Humerus Fracture

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by Boudrahem
Last updated 5 years ago

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Human Anatomy

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Humerus Fracture

Humerus Fracture


Humerus Fractures in healthy individuals are caused by a direct blow to the upper arm such as a car accident or an impactful fall or in rare cases a severe twist in the upper arm and an abnormally strong muscle contraction.

Body Systems/Parts Affected


Common Sports and Prevention

Sports like hockey and american football cause blunt trauma to arms leading to Humerus fractures, but baseball has the highest amount of Humerus fractures due to the high tension in their arms from throwing at high velocities causing strong muscle contractions and awkward twists.

To prevent a Humerus fracture, avoid high contact sports, and repetitive motions of a single arm such as throwing a ball hard constantly. Also consume calcium to avoid thinning and weakening of the bones for example osteoporosis which will leave your humerus more susceptible to fractures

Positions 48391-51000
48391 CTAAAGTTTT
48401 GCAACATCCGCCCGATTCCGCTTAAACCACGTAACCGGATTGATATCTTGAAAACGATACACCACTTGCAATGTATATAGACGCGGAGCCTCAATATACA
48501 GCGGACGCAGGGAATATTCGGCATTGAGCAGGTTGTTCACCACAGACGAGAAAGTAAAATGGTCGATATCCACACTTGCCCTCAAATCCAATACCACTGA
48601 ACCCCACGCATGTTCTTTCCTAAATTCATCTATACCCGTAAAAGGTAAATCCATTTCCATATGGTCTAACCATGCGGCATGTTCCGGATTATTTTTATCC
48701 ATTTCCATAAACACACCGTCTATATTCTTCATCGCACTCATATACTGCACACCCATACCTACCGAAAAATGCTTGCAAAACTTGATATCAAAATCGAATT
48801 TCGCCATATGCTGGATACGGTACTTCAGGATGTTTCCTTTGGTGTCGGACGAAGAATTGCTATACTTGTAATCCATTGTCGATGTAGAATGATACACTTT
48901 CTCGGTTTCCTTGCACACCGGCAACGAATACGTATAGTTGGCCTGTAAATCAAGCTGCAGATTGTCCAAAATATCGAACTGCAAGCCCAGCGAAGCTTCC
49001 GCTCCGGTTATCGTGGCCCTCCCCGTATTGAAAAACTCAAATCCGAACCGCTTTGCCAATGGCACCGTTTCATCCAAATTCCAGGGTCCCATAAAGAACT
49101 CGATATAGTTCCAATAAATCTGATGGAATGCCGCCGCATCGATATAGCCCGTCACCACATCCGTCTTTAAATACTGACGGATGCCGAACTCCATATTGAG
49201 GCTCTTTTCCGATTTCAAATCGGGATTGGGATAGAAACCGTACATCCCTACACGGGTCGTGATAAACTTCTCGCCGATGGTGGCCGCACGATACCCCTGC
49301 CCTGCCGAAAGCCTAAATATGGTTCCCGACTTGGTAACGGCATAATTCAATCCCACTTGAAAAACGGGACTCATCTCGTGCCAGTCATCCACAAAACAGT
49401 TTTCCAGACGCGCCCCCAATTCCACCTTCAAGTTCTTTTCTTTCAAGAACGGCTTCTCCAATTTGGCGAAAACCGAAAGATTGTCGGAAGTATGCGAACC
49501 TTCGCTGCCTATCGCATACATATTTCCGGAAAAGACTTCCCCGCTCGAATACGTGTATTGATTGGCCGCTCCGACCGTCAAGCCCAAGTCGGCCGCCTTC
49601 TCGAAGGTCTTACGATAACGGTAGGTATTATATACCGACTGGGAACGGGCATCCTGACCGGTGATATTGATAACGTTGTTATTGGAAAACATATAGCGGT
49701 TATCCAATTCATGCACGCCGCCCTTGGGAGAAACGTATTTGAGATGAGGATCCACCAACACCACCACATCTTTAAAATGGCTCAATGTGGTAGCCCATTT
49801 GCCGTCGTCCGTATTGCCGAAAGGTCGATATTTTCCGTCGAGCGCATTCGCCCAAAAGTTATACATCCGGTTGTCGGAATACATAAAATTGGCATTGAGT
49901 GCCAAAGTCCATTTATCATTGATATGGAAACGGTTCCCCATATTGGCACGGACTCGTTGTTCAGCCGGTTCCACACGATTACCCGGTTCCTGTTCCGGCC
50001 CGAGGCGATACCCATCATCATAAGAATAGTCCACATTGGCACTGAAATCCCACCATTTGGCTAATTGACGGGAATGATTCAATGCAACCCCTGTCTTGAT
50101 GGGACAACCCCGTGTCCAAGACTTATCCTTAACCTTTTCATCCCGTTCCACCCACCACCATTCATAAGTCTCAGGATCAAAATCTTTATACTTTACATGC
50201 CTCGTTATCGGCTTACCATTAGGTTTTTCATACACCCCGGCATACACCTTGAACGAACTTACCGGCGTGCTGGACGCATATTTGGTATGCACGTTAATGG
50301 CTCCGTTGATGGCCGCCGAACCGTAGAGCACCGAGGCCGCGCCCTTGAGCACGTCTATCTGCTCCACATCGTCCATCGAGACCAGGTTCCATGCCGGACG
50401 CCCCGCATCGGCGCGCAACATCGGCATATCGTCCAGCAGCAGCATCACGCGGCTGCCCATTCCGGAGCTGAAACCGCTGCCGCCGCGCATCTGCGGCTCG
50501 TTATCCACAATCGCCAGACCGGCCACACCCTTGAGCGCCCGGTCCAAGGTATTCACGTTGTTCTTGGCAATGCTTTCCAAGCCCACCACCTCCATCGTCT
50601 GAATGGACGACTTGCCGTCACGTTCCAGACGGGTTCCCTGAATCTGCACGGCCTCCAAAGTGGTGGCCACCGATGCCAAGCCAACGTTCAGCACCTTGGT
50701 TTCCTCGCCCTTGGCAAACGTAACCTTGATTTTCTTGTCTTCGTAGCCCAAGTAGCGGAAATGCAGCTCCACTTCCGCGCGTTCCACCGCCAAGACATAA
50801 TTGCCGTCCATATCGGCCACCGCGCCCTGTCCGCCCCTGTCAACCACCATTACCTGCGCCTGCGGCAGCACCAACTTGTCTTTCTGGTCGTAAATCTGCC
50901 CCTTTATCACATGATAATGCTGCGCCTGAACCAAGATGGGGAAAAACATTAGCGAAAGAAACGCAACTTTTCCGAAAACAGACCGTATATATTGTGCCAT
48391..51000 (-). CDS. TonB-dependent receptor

Drew Taylor

The Skeletal body system is seriously hindered post-fracture because the Humerus is a vital bone to the arm thus leaving it without the capacity to move, bend or twist comfortably and safely. Evidently the Humerus itself is greatly affected because it no longer has strength.

Technology and Prognosis

X-Rays are the most effective way of diagnosing a Humerus fracture. The Humerus needs to heal by bones being realigned therefore a full arm cast is always the most important part of treating the Humerus fracture in order to assure that the bone heals correctly. After a recovery of about 4-8 weeks in a full cast, the physician will then reevaluate the injury and discuss further timelines. Much like the femur, it can be hard to return to 100% even though it happens more often than not. Multiple surgeries might be required and can span well over a year in order to fully heal a complication in the alignment of the fractured Humerus.


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